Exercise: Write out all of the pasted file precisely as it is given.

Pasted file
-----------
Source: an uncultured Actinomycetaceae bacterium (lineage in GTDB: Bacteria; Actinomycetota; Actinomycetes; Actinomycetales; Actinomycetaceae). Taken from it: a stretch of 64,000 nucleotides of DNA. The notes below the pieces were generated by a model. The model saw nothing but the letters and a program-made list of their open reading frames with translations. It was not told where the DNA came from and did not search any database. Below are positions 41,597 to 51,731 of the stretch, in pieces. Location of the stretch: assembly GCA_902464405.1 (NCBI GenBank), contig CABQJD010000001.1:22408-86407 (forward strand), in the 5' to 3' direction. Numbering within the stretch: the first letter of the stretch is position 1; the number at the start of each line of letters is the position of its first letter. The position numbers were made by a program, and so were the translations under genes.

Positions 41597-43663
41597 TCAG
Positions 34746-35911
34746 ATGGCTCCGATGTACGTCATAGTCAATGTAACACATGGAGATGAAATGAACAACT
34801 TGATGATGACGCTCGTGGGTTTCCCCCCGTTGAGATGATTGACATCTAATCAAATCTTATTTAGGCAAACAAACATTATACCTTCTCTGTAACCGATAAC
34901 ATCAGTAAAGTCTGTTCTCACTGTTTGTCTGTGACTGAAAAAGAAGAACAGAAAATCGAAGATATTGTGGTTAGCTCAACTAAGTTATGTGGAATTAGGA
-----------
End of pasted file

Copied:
Source: an uncultured Actinomycetaceae bacterium (lineage in GTDB: Bacteria; Actinomycetota; Actinomycetes; Actinomycetales; Actinomycetaceae). Taken from it: a stretch of 64,000 nucleotides of DNA. The notes below the pieces were generated by a model. The model saw nothing but the letters and a program-made list of their open reading frames with translations. It was not told where the DNA came from and did not search any database. Below are positions 41,597 to 51,731 of the stretch, in pieces. Location of the stretch: assembly GCA_902464405.1 (NCBI GenBank), contig CABQJD010000001.1:22408-86407 (forward strand), in the 5' to 3' direction. Numbering within the stretch: the first letter of the stretch is position 1; the number at the start of each line of letters is the position of its first letter. The position numbers were made by a program, and so were the translations under genes.

Positions 41597-43663
41597 TCAG
Positions 34746-35911
34746 ATGGCTCCGATGTACGTCATAGTCAATGTAACACATGGAGATGAAATGAACAACT
34801 TGATGATGACGCTCGTGGGTTTCCCCCCGTTGAGATGATTGACATCTAATCAAATCTTATTTAGGCAAACAAACATTATACCTTCTCTGTAACCGATAAC
34901 ATCAGTAAAGTCTGTTCTCACTGTTTGTCTGTGACTGAAAAAGAAGAACAGAAAATCGAAGATATTGTGGTTAGCTCAACTAAGTTATGTGGAATTAGGA